Basics on Materialized View(MV) in Oracle

What is a Materialized View(MV) in Oracle?

A materialized view is a database object that contains the results of a query. When you create a materialized view, Oracle Database creates one internal table and at least one index.

Why to use MV?

It advised to use materialized views if query involves summaries, large or multiple joins or both.

Materialized views are defined or created by a query, are stored in a physical object, and follow certain refresh mechanisms. This refresh method keeps the materialized view up to date.

When creating a materialized view, you have the option of specifying whether the refresh occurs ON DEMAND or ON COMMIT. In case of an ON COMMIT scenario, when a transaction commits, the materialized view is refreshed and as a result, the data is always current in a materialized view. In case of an ON DEMAND type, calling the dbms_mview package procedures refreshes the materialized view.

Uses of MV:

The use of MV comes handy when using remote table objects, this has come into force from 10g and above release where in table joins is now permitted to contain references to remote tables.

With Oracle10g, the refresh mechanism is extended to support nested refresh. All the underlying materialized views of a nested materialized view are refreshed first based on dependency order, and then the nested materialized view itself is refreshed to ensure its freshness and consistency with underlying tables whenever possible.


TABLESPACE <tablespace_name>
INITRANS <integer>

AS (<SQL statement>);

Built Option

The <build option> determines when MV is built

BUILD IMMEDIATE: Create the materialized view and then populate it with data.

BUILD DEFFERED: Create the materialized view definition but do not populate it with data.

ON PREBUILT TABLE: use an existing table as view source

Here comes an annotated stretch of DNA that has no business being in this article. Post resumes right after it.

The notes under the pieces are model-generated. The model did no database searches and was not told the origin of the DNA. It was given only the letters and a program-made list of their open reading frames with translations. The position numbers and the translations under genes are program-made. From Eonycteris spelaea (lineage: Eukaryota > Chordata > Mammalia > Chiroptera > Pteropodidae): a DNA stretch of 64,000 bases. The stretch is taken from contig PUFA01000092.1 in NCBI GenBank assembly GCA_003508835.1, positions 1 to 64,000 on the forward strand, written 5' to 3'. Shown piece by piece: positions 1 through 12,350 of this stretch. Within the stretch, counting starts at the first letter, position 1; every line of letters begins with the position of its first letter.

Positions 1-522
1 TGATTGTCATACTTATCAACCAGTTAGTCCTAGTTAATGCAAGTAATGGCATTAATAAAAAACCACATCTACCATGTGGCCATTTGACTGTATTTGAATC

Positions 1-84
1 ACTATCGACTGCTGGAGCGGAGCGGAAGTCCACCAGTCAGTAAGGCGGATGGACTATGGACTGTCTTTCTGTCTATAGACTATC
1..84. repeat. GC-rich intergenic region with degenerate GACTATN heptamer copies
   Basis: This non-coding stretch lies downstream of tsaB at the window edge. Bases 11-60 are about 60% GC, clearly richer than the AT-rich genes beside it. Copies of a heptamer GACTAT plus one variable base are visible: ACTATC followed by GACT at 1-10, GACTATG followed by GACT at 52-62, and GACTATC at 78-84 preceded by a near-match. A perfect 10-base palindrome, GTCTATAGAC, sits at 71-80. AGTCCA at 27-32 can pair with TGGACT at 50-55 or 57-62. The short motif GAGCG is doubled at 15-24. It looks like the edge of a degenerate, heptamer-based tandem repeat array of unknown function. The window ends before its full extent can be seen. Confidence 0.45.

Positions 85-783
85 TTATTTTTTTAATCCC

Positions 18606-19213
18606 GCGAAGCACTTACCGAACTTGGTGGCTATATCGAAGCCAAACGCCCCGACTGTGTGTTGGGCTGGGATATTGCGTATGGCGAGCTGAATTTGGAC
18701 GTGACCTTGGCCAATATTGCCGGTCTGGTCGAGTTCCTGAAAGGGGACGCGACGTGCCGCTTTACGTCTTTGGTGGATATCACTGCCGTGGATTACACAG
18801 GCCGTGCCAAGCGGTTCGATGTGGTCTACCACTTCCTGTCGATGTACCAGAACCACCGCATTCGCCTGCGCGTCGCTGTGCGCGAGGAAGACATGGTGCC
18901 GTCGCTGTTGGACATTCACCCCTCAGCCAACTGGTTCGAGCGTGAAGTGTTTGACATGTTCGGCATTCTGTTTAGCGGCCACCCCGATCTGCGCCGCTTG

Materialized Views Refresh Types

Refresh is the operation that synchronizes the content of the materialized view with the data in base tables. Following are the types of refresh:

Complete: Involves truncating existing data & re-inserting all the data based on the detail tables by re-executing the query definition from the create command.

Fast: Apply the changes made since the last refresh.

a)Fast refresh using materialized view logs

b)Fast refresh using ROWID range: Can do the fast refresh after the direct load, based on the rowed of the new rows.

Force: First tries to refresh with fast mechanism if possible or else will use a complete refresh. This is default refresh type.

Never: Suppresses all refreshes on materialized views.

Materialized Views Refresh Modes

Manual Refresh:  Can be performed using DBMS_MVIEW package. (REFRESH, REFRESH_DEPENDENT, REFRESH_ALL_VIEWS)

Automatic Refresh: Can be performed in two ways:

a)ON COMMIT – Materialized view gets updated whenever changes to one of these tables are committed.

b)ON DEMMAND – At Specified Time – Refresh is scheduled to occur for specified time by using START WITH & NEXT clauses. For such refreshes, instance must initiate a process with JOB_QUEUE_PROCESSES.


The USING INDEX clause lets you establish the value of the INITRANS(INITRANS specifies the number of update transaction entries for which space is initially reserved in the data block header)  and STORAGE (Storage parameters determine space allocation for objects when their segments are created in a tablespace )parameters for the default index Oracle Database uses to maintain the materialized view data. If USING INDEX is not specified, then default values are used for the index. Oracle Database uses the default index to speed up incremental (fast) refresh of the materialized view.


Specify USING NO INDEX to suppress the creation of the default index.

One Response to “Basics on Materialized View(MV) in Oracle”
  1. RC_IBM says:

    Thanks for the explanation. Can you give an example of such a view in R12 ?

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